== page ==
• This is a stick up, don't make it a murder - Hit The Lights
I forgot I owned this album till now. It's not exactly one that's in high rotation, neither is the band really. I bought this at the first Soundwave festival in...2007, I think it was. Got it from the band themselves after their performance on stage 2. I remember this because it was one of those moments where we were just shuffling left and right between stage 1 and 2 as it was too cold and wet to do anything else. We stayed in the mosh and hoped the body heat would keep us warm. I remember not a lot of people watched this set...I think Parkway Drive - who was just really blowing up - was on at the same time (but on stage 3, which involved too much walking.) That first Soundwave, while getting utterly soaked, is probably the one I have the most goodwill towards. And that's what this album reminds me of.

  • 30 Seconds To Mars - 30 Seconds To Mars
This is the only 30STM album I own a physical copy of. I actually bought it aaaages ago, along with Cartel's The Ransom EP and The Rasmus' Dead Letters. I got them from the JB HiFi in Bankstown Square when it was still open and they used to have those massive clearances all the time. I bought so much random stuff there, always in batches. I'm not sure when exactly I got this album, but at the latest it was first year of uni. Anyway, like most things I got there, it was purchased on a whim and I didn't know anything about them. Later, 'The Kill' received a lot of air time on the music channels and I realised I actually knew the band. So, really, I owned a 30STM album before I knew anything about many of their fans can say that? I'm thinking not many.   

  • Take this to your grave - Fall Out Boy
As I mentioned before, the trend of keeping albums in release order is broken when the packaging is different than your standard jewel case. This is one of those instances as TTTYG is in a cardboard type sleeve of some description. It took me an inordinate amount of time to find this album. Really, you have no idea. In the end, I had to go to Bondi to get it. For many new music fans, this is a foreign concept. Their first point of contact is the internet, and lo and behold, should you choose not to download, you can get it delivered to your very door. To that I say...bah. Until you have scoured record shops looking for something obscure that no one has heard of, you haven't lived. To quote Almost Famous - "They don't even know what it is to be a fan, y'know? To truly love some silly little piece of music, or some band, so much that it hurts." Put in the work, it's a good feeling. I got this album, and From Under The Cork Tree, well before anyone had any idea who FOB was. It seems a foreign concept, seeing how they were everywhere not even two years ago, on every cover of every magazine it felt like, but the time did exist. Before 'Dance, Dance' - that's the one that really launched them here. I remember how happy I was when I first caught the video on television. Ah, the naiveté of youth.  I owe a lot to FOB, discovering them led to discovering many other great bands, including my darling The Academy Is... who I had the good fortune of finding early in their career (Oh, and a happy birthday to William for yesterday.)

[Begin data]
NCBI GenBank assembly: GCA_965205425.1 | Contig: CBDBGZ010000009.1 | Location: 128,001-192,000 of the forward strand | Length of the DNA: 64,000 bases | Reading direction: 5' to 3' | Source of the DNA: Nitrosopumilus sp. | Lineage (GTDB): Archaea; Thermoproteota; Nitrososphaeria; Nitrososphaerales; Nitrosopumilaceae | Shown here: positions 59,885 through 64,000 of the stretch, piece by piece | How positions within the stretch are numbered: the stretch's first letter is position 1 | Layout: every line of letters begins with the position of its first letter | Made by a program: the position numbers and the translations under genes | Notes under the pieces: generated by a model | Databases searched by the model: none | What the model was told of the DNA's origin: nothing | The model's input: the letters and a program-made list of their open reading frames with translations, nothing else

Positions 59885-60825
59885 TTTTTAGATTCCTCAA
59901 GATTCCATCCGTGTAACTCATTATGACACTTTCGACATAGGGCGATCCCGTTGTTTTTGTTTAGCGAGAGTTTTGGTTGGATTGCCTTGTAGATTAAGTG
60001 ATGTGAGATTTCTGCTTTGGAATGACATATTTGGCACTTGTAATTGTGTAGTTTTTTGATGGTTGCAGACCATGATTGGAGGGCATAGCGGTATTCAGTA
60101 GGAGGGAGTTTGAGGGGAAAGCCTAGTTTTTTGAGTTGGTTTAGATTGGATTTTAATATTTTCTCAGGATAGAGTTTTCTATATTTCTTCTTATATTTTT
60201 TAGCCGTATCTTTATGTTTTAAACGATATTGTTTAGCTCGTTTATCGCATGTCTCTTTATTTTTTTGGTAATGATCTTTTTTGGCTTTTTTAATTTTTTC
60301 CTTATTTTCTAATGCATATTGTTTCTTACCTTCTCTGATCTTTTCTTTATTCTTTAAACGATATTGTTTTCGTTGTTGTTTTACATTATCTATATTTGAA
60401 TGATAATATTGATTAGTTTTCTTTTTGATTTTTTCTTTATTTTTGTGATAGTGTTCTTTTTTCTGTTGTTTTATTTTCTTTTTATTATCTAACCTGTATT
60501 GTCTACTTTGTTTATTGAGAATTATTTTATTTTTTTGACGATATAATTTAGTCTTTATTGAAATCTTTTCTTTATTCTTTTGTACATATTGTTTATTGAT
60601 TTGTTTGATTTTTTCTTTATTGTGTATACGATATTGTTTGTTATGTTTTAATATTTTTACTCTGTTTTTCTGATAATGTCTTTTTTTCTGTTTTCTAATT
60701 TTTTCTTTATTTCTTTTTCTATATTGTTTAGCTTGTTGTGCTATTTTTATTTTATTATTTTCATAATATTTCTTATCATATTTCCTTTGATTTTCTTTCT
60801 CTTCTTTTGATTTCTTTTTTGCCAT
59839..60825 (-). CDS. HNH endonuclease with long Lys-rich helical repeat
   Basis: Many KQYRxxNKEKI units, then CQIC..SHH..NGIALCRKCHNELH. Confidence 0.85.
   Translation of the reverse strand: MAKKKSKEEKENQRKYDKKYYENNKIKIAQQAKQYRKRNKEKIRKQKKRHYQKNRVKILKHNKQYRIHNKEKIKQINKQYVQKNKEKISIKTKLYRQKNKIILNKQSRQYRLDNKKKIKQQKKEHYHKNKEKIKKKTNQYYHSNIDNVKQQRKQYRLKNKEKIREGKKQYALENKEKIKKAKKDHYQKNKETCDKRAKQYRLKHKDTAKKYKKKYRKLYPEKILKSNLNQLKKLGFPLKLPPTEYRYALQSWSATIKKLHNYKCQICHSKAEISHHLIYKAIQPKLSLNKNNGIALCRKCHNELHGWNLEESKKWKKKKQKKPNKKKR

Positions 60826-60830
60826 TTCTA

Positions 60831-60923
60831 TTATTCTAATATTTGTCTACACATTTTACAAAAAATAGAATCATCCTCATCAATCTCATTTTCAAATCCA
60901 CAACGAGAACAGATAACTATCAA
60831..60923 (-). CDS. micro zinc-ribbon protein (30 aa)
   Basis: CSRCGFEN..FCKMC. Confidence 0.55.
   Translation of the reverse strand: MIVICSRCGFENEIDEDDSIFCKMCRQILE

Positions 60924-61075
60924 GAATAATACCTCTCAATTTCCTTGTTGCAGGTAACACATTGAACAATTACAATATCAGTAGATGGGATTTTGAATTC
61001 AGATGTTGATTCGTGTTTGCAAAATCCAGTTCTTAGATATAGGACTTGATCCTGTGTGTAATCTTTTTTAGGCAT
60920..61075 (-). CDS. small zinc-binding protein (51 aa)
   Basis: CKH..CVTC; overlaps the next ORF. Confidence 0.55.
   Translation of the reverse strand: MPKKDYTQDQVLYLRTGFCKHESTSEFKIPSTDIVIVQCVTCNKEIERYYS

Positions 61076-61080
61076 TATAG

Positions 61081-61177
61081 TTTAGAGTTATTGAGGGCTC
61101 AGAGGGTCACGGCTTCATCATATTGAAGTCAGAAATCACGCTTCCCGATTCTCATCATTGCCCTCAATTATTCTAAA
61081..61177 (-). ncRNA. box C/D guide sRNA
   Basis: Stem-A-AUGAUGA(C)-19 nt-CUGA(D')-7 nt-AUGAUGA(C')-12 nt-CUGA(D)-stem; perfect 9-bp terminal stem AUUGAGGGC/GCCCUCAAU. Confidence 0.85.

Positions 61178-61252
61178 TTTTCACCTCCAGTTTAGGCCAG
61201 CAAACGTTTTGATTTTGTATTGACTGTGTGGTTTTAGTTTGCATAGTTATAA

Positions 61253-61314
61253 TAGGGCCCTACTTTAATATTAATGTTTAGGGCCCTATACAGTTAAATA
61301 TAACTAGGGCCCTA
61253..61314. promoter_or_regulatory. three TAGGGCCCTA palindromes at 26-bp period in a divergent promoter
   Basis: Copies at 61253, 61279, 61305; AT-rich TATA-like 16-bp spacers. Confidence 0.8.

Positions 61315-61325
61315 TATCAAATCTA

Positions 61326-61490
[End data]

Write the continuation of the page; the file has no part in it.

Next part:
• William Shakespeare's Romeo + Juliet : Music from the Motion Picture
I've got a bit of a thing for soundtracks and film scores. It's developing more and more, and I find I'm generally much more productive when listening to them. This is one of my favourites. I own both version - the popular music and the score. This particular disc is the former. Not much to say about it really. Got it after I saw the film, and I love it for the same reason that I love the film - the blend between what is essentially old and classical, and that which is modern. It just works so well.

  • Bullet in a Bible - Green Day 
Pretty much covered all things Green Day already. BIAB is of course the live album/DVD documenting the record two shows the band played at the Milton Keynes National Bowl. It's the biggest shows they've headlined in their careers, playing to over 130,000 people. I love watching it. It gives me goosebumps, cause I'm the kind of lame music fan that does actually get goosebumps. That sums it all up really.

So there you go - ten random albums from my shelf. Next week, books! Most probably. If I remember.

Music: Under cover of darkness - The Strokes